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Nutrients 2019, 11(9), 2155; https://doi.org/10.3390/nu11092155

Editorial
The Mediterranean Diet and Cancer: What Do Human and Molecular Studies Have to Say about It?
by Álvaro Hernáez 1,2,* and Ramón Estruch 2,3,*
1
August Pi i Sunyer Biomedical Research Institute (IDIBAPS), 08036 Barcelona, Spain
2
CIBER of Pathophysiology of Obesity and Nutrition (CIBEROBN), Instituto de Salud Carlos III, 28029 Madrid, Spain
3
Department of Internal Medicine, Hospital Clínic, University of Barcelona, 08036 Barcelona, Spain
*
Authors to whom correspondence should be addressed.
Received: 31 August 2019 / Accepted: 5 September 2019 / Published: 9 September 2019
Keywords:
Mediterranean diet; cancer; meta-analysis; prospective human studies; molecular mechanisms
Mediterranean diet (MD) is a well-known healthy dietary pattern, linked to: (1) high intakes of olive oil as main the culinary fat, plant-based foods (fruits, vegetables, legumes, whole grains, tree nuts, and seeds), and fish; and (2) a moderate consumption of white meat, eggs, dairy products such as yogurt and cheese, and wine always with meals [1]. Its protective effects on cardiovascular disease have been broadly described [2]. In addition, its consumption has also been associated with a decreased risk of suffering other chronic diseases such as diabetes, neurodegenerative disease, and even cancer. As published by Schwingshackl et al. having a high MD adherence is linked to a lower risk of developing colorectal, breast, gastric, liver, head/neck, and prostate cancers, as well as to a reduced cancer mortality in observational studies [3]. When focusing specifically on prospective trials, this meta-analysis highlighted significant decreases in the risk of suffering colorectal and breast malignancies and in cancer mortality among subjects with high MD adherence, and found single cohort studies describing decreases in the incidence of liver, gallbladder, and biliary tract malignancies. In line with these findings, two randomized controlled trials have studied the effect of this dietary pattern on cancer incidence. Adherence to the traditional Mediterranean diet in the context of the PREDIMED Study demonstrated a decrease in the incidence of invasive breast cancer in older women [4], while following a Mediterranean-type diet was associated with a lower general cancer incidence among patients in secondary prevention of cardiovascular diseases [5].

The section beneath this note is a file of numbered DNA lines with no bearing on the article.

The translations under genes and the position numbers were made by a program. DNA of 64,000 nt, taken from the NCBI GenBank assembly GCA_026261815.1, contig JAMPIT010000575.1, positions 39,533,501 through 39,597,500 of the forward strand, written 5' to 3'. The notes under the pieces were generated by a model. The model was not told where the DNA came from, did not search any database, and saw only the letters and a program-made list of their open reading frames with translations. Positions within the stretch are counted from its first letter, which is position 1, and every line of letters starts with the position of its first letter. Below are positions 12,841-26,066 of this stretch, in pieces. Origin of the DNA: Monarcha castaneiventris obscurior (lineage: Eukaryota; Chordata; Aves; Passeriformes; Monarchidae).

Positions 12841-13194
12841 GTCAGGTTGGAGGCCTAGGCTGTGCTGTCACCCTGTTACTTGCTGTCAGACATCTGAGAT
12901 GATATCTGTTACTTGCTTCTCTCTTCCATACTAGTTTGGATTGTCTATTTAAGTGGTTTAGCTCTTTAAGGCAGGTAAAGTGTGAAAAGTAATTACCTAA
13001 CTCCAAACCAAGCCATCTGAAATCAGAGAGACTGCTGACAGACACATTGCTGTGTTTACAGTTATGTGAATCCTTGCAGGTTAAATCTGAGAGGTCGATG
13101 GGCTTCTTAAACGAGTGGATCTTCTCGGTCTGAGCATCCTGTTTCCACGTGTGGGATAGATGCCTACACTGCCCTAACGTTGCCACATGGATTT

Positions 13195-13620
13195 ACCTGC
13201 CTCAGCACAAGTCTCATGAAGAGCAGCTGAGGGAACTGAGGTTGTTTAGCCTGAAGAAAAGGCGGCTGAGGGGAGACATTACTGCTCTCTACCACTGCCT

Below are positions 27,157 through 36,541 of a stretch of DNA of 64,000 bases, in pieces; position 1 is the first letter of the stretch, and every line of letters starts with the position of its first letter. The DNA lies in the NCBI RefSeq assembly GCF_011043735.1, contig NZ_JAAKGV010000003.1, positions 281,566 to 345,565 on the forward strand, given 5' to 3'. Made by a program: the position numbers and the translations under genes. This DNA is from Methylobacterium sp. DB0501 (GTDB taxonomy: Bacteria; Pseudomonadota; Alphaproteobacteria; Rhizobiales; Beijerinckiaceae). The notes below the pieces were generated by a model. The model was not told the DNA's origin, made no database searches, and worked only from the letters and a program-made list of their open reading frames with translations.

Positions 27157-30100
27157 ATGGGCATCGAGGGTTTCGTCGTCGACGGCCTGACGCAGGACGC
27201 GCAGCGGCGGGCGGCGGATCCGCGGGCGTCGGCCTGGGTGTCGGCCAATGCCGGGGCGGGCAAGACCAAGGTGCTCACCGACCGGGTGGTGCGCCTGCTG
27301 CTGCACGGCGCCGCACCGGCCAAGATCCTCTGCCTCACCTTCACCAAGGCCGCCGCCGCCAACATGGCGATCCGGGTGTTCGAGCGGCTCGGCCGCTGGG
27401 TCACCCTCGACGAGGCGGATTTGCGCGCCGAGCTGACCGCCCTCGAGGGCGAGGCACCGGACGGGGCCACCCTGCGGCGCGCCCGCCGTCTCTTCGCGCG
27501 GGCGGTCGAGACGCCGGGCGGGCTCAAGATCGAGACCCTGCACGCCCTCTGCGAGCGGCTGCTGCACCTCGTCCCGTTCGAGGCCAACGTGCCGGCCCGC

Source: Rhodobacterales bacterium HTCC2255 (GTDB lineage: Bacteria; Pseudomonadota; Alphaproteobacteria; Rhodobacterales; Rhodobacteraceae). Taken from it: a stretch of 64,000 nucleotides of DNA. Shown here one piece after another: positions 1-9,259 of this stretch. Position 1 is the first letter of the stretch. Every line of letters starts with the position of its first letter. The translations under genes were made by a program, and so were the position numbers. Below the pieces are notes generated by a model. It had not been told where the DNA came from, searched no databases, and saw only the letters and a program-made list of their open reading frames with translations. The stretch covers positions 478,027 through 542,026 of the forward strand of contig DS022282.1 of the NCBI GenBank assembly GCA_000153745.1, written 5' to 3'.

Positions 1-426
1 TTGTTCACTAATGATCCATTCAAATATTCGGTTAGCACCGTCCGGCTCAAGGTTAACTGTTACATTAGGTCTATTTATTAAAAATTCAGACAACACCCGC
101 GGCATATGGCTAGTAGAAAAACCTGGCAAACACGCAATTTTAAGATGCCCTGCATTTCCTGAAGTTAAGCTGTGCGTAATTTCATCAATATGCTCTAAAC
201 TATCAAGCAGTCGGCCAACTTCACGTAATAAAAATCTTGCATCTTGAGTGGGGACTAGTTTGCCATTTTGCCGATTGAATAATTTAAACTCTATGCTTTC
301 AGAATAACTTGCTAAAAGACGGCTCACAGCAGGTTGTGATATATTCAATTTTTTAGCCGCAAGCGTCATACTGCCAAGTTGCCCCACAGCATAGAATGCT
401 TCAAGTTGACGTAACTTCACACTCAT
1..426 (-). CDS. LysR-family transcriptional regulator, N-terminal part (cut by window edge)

Schwingshackl et al. highlighted in their systematic approach that the consumption of fruits, vegetables, whole grains, and low-to-moderate doses of alcohol is particularly associated with the MD anti-cancer effects [3]. In meta-analyses of prospective human studies, fruit intake has been associated with a decreased risk of suffering total [6], colorectal [7], breast [8], gastric [9], bladder [10], lung [11], and liver cancers [12], as well as with lower cancer mortality [13]. Vegetable consumption has been linked in these studies with decreased incidence of total [6], colorectal [7], bladder [14], and lung cancer [11], and also with reductions in cancer mortality [13]. Finally, whole grain intake has been related to decreases in the incidence of colorectal [15] and gastric cancer [16], as well as with reductions in cancer mortality [17]. The consumption of other fiber and antioxidant sources such as legumes have also been associated with reductions in the risk of suffering colorectal [18] and prostate cancer [19] in other meta-analyses of prospective human studies (and intake of overall dietary fiber is linked to reduced risk of colorectal [20], breast [21], and ovarian cancer [22], and to lower cancer mortality [23]). Regarding ethanol, as stated by Schwingshackl et al. the attribution of anti-cancer effects to its consumption seems controversial, considering that it is categorized by the International Agency of Research on Cancer as a Group 1 carcinogen for humans [24] and by the World Cancer Research Fund as a convincing carcinogen for mouth, pharynx, larynx, esophagus, stomach, liver, colorectal, and breast malignancies [25]. However, it cannot be forgotten that a low-to-moderate wine consumption contributes to higher MD adherence scores (linked to the previously described benefits) and that no dose-response effect of the toxicity of alcohol or wine intake can be inferred from their conclusions. Additionally, wine provides high doses of some bioactive compounds such as flavonoids (potentially responsible for some anti-cancer effects) [26] and the possible counterregulatory effects of the entire dietary matrix against the toxicity of ethanol on cancer has not been explored. Finally, other changes in food consumption related to the MD may also contribute to its anti-cancer effects. On the one hand, polyunsaturated fatty acids (PUFAs) coming from nuts or fish can moderate low-grade inflammation states and, therefore, decrease cancer risk. In meta-analyses of prospective human studies, nut intake has been associated with decreases in total [27] and colon cancer risk [28], and fish consumption has been linked to reductions in the risk of suffering colorectal [15], breast [29], and liver cancer [30]. On the other hand, the moderations in the intake of red and processed meats in MD (substituted for healthier options) could also contribute to the anticancer effect. As observed in meta-analyses of prospective human trials, red meat consumption is associated with increases in the risk of developing colorectal [31], lung [32], and pancreatic cancer [33], and processed meat intake is linked to incremented risk of suffering colorectal [34], breast [35], gastric [36], prostate [37], and pancreatic malignancies [33].